From a pesticide perspective, all conventionally grown produce is not created equal. This inequality stems from bugs’ own food preferences. Problems occur when bugs and humans have a penchant for the same fruit or vegetable. In order for crops to grow to maturity before being ravaged by pests, agribusiness uses a wide variety of pesticides.

While the health impact of ongoing pesticide ingestion is unclear, lab studies have demonstrated a connection between pesticides and birth defects, developmental delays, nerve damage and cancer. The effects relate to the toxicity of the individual pesticide as well as the amount consumed. Since it’s unrealistic to insulate yourself from exposure entirely, the ideal solution is to minimize pesticide consumption.

Organic produce is the saving grace of those wishing to consume mutually-desired (by bugs and humans), yet chemical-free food. The greatest caveat of filling our kitchens with organically grown fare is the considerable expense that accompanies this decision. Growers who don’t use pesticides yield smaller crops compared to their pesticide-using counterparts. It’s no wonder the increased cost of growing organic produce makes it dramatically more expensive.

The February 2006 edition of Consumer Reports helps those aware of the dangers of significant pesticide consumption to prioritize which fruits and veggies warrant paying the price for organic status. The U.S. Department of Agriculture has confirmed that even after washing, certain fruits and vegetables consistently carry varying levels of pesticide residue. As listed below, the Environmental Working Group (EWG), a research and advocacy organization, reports the 12 most contaminated foods:

Fruit/Veggie % of samples tested with detectable pesticide residues Average amount in parts per million of all pesticides found
1 Nectarines 97.3% 0.576
2 Celery 94.5% 0.330
3 Pears 94.4% 0.719
4 Peaches 93.7% 1.137
5 Cherries 91.4% 0.290
6 Strawberries 90.4% 1.138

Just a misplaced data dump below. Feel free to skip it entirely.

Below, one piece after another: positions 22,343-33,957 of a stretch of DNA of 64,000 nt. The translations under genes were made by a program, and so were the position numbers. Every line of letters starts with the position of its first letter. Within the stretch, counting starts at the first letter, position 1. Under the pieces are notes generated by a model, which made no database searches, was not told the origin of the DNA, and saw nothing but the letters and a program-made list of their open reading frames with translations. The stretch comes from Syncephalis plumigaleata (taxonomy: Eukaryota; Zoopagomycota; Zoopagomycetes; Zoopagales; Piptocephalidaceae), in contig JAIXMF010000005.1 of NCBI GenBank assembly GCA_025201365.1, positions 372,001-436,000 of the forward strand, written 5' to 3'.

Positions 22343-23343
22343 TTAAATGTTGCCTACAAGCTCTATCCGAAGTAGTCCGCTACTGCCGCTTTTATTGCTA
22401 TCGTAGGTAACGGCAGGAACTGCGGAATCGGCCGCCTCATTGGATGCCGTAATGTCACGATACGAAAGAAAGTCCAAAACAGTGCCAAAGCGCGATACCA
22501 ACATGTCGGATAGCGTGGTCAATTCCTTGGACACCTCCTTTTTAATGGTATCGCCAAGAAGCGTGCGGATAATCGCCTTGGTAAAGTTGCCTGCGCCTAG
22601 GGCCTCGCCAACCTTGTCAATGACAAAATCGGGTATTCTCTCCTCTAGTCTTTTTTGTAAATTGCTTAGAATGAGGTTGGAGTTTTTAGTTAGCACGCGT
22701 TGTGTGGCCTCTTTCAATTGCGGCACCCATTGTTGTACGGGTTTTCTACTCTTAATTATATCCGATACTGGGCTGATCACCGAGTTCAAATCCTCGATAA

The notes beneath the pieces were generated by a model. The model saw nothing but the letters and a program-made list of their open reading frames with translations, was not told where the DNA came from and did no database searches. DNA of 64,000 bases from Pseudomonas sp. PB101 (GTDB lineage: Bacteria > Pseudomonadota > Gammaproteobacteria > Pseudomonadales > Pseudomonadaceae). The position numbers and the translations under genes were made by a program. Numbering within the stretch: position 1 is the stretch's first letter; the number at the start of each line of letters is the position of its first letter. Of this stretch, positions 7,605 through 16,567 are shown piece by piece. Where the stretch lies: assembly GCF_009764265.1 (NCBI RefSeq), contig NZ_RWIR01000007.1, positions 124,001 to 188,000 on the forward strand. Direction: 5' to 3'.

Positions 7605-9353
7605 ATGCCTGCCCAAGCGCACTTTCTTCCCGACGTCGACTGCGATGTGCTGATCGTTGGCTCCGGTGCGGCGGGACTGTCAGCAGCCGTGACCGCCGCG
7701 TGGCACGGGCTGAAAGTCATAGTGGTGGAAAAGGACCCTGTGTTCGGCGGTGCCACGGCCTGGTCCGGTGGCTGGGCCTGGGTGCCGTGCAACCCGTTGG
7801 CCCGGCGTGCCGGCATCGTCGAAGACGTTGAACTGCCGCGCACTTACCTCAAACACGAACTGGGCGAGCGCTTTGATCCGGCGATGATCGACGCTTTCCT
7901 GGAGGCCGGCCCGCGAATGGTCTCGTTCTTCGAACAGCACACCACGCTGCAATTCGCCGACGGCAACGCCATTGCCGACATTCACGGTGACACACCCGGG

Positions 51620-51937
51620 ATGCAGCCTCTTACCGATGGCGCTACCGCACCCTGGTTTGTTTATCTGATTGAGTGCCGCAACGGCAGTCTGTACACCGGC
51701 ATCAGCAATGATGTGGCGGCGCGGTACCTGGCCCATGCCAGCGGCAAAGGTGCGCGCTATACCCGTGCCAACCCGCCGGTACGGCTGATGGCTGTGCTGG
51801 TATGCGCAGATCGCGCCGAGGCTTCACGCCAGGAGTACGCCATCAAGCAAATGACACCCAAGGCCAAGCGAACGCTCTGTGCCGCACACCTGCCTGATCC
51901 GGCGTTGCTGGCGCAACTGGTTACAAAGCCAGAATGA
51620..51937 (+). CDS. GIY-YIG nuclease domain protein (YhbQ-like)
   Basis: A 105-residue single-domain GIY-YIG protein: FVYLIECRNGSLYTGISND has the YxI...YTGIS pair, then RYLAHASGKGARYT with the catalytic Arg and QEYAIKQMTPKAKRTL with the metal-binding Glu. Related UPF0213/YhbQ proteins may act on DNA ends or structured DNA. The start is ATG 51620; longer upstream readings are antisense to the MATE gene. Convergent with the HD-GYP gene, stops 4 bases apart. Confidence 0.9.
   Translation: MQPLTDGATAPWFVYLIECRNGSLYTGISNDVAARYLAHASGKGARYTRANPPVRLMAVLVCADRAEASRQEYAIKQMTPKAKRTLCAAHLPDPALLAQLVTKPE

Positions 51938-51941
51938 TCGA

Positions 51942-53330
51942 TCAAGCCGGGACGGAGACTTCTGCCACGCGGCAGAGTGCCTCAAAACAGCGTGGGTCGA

7 Apples 90.9% 1.022
8 Imported Grapes 86.2% 0.280
9 Spinach 83.4% 1.182
10 Potatoes 79.3% 1.260
11 Bell Peppers 68.2% 0.171
12 Raspberries 58.9% 0.788

According to, an EWG website, washing a fruit or vegetable does not change the rank of the preceding 12 most contaminated foods. This is because the pesticide testing was performed after the produce was washed and prepared for consumption. While washing will help reduce residue, it does not eliminate pesticide presence. Unfortunately, pesticides are not only on the surface of the produce, but can also wind up inside the plant’s matrix, rendering it permanent.

To further help decision-making in your local grocery store’s produce aisle, EWG also reports on the 12 least contaminated items:

Fruit/Veggie % of samples tested with detectable pesticide residues Average amount in parts per million of all pesticides found
1 Sweet Corn* 0.2% 0.000
2 Avocado 2.4% 0.002
3 Onion 5.9% 0.289
4 Pineapple 6.7% 0.001
5 Mango 7.4% 0.008
6 Cauliflower 7.6% 0.033
7 Asparagus 10.1% 0.187
8 Papaya 21.7% 0.227
9 Kiwi 23.6% 0.133
10 Broccoli 26.6% 0.004
11 Sweet Pea 27.0% 0.009
12 Banana 53.1% 0.047

*Sweet Corn is not laden by pesticide residues because 75-90 percent of domestically grown corn has been genetically modified to resist pests.

Because fruit and veggies are crucial to a healthy diet, eliminating them based solely on finances is not an ideal solution. Instead, use the above rankings to help determine where your extra dough should go. If you can only afford to splurge on the organic variety of one fruit and one vegetable, choose organic strawberries and spinach. On the other hand, you can save your pennies by purchasing conventionally grown pineapples and sweet peas.

As with any health-related advice, moderation reigns. The health benefits of a varied diet rich in fruit and veggies, should overshadow pesticide concerns. Choosing the least pesticide-laden produce is even more important for those who are pregnant, have young children or liver health concerns (the liver processes all of the toxins we ingest). Regardless of your situation, consider these lists as a tool to help you make the best produce choices.


Consumer Reports, February 2006; vol 71: pp 12-17., Report Card: Pesticides in Produce, Environmental Working Group, 2005., Organic Musts! 17 Most Important Foods to Eat Organic, Modified from: The Green Guide.